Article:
Anas Alrejjal, recipient of one of the sought-after PhD scholarships in the US, is using research to crush the number one cause of deaths today: vehicle accidents. The doctoral candidate at the University of Wyoming studies traffic safety, traffic engineering, transportation planning, traffic analysis, geometric design and transportation analytics.
He has professional experience supervising several highway projects and leading transportation events at the University of Wyoming. Recently, he also won another award for his work in transportation research. Where does his passion for transport research come from? From witnessing many crash accidents back in his home country, Jordan.
When he is not making roads safer, he’s helping international student settle in and thrive in the US. One of his roles as the senator of the Associated Students of the University of Wyoming is to conduct extracurricular activities to support mental health.
In between his work with crash data reporting systems, speed limits in mountainous areas, and the effects of adverse weather conditions, Alrejjal caught up with us to share his research, projects and advice for international students.
Is there a personal backstory behind your passion for transport research?
I started working in transport engineering (a branch of civil engineering) in Saudi Arabia for about two and a half years and my interest began when I witnessed a lot of crashes and fatalities in Jordan.
It was a big issue for me which made me want to enhance traffic safety so I started thinking about doing my postgraduate and PhD programmes abroad.
What made you choose the University of Wyoming in particular? How did you search for PhD scholarships in the US?
This is a good question. So, when I was looking for my dream PhD programme, I started looking at many different unis and PhD scholarships in the US. I also looked at getting a full scholarship with my supervisor and the University of Wyoming also stood out with its department of transportation.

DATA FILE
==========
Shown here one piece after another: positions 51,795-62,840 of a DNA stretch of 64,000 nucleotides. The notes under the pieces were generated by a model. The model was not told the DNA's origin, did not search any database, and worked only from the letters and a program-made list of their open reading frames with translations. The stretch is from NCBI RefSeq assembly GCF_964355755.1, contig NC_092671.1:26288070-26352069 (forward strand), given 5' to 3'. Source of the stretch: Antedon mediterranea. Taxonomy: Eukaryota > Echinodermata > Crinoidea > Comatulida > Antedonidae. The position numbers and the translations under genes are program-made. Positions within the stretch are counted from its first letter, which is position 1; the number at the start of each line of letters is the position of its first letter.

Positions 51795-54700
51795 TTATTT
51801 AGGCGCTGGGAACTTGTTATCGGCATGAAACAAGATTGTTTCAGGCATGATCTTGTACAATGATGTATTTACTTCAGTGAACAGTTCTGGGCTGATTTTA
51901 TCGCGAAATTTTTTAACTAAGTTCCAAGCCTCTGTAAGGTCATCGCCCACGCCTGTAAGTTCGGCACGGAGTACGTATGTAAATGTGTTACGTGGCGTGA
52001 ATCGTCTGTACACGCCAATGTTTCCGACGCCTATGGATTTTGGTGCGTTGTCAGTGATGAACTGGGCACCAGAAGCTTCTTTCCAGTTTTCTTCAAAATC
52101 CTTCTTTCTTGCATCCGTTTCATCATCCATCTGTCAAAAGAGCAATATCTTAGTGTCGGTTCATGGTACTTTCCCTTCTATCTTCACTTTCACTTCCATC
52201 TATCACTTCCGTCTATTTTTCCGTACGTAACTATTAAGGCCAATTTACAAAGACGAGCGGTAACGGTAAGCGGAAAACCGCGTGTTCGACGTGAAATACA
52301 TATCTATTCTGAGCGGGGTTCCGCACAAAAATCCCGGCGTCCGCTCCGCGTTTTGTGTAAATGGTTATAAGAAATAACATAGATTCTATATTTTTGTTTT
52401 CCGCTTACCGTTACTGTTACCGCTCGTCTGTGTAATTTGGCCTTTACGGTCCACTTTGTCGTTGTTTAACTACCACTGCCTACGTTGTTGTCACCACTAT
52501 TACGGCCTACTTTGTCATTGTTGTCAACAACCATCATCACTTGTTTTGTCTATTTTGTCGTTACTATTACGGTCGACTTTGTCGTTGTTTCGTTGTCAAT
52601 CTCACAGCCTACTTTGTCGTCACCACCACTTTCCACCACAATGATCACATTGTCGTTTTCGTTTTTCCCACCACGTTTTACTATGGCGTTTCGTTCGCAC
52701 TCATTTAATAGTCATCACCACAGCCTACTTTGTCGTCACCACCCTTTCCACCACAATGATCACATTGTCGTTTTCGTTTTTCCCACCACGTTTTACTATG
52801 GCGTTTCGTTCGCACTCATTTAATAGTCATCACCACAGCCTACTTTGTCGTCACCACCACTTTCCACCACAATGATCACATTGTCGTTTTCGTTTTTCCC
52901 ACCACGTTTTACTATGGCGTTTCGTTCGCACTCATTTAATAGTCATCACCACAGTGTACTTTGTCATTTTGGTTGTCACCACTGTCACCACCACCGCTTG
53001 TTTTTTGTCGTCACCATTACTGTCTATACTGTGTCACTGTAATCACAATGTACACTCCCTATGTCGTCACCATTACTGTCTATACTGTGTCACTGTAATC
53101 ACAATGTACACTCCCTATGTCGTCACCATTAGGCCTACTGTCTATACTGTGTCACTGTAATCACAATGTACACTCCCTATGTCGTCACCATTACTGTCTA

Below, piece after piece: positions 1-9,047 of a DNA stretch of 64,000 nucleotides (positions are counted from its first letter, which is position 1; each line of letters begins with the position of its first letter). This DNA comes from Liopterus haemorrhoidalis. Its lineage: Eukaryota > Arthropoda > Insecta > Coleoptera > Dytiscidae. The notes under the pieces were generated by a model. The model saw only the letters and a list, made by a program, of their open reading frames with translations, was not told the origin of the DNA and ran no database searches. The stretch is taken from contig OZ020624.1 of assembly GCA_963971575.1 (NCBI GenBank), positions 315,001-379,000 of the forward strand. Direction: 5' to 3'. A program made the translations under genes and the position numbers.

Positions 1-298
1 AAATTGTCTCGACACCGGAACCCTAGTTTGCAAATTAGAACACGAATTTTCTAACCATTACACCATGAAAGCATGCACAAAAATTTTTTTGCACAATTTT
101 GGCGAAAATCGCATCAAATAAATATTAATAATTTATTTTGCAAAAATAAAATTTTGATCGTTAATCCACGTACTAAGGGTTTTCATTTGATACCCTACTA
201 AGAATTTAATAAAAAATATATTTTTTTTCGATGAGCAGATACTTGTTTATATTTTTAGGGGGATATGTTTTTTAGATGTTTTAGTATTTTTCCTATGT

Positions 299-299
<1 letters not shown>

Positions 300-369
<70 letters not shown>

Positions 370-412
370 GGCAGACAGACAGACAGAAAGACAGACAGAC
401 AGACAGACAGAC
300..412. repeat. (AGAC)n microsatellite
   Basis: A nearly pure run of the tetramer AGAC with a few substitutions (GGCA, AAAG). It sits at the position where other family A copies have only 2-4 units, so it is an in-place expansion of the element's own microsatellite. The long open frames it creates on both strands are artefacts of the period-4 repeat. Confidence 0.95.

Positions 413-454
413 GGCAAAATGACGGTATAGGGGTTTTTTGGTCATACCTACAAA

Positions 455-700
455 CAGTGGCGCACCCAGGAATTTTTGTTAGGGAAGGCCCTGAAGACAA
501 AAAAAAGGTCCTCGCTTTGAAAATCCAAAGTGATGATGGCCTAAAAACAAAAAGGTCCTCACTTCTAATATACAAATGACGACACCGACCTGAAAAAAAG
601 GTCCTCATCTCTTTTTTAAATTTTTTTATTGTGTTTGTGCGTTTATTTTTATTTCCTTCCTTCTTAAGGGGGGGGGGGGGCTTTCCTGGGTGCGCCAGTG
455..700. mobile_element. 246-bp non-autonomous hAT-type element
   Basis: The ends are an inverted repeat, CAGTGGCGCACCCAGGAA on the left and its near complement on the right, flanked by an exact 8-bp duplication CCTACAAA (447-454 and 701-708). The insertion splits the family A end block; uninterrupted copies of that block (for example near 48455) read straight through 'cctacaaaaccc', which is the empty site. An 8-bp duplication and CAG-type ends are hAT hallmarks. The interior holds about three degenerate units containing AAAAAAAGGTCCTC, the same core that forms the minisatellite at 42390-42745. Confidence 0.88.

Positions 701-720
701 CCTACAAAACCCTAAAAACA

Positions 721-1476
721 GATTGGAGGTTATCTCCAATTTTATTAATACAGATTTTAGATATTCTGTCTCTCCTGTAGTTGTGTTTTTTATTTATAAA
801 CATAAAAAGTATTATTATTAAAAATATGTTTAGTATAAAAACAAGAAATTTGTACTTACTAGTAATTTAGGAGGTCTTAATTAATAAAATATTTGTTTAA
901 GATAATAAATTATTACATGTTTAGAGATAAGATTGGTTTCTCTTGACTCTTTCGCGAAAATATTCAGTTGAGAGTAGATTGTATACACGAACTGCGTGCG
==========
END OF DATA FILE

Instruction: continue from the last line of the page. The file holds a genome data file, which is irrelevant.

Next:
With these funds and research opportunities available (since it’s a state one), it drew my attention. The state of Wyoming really wants as many researchers as they can so that’s why there are many grants and scholarships available. It’s like being a big fish in a small pond.
I’m also a principal investigator and have recently secured a US$300,000 grant to enhance the crash reporting systems at the Wyoming Department of Transportation. As a PhD candidate with these projects under my name, it makes me stand out when I go for job interviews.
Tell us more about your PhD and research assistant role at the University of Wyoming. Walk us through winning the Student of the Year award.
I got the Student of the Year award for different kinds of things. They focus on your research and leadership skills. As I secured a grant to work with the highway patrol and I’m also senator for the student government, it’s made me stand out as a student.
So for all these engagement activities, I was nominated by different professors for Student of the Year award which feels very prestigious. Just last semester, we lost three students because of adverse weather conditions (especially during winter with slippery roadways).
Because of this, I’ve done some campaigns with the highway patrol to raise awareness on how to drive on these roads. During a week, we tried to educate the students on the idea of road safety. I came to this field not just to get a PhD but more of a sense of purpose in life. I aim to eliminate the number of crashes on our roadways.
How do you use the knowledge and skills gained at the University of Wyoming in your current role?
I’ve done a lot of simulations, as we have a simulator at the University of Wyoming, where we create scenarios trying to reflect real-world situations. We calibrate variable speed limits which change continuously based on weather conditions.
So, I use my knowledge to estimate the speed limit according to the width and length of the crosswind’s speed and direction. With all this, I’ve developed many methodologies and models to bring them together and make sense of them.
We do have heavy traffic here which means a crowded interstate. One of the longest roadways in the US is from New York to California and the heavy traffic is usually from trucks and semi-trucks.
These vehicles are really dangerous because of their heavy loads. One of the things I look at is how to prevent vehicle stability problems like skidding and rollovers because Wyoming has mountainous terrain (lots of horizontal caves and steep downgrades).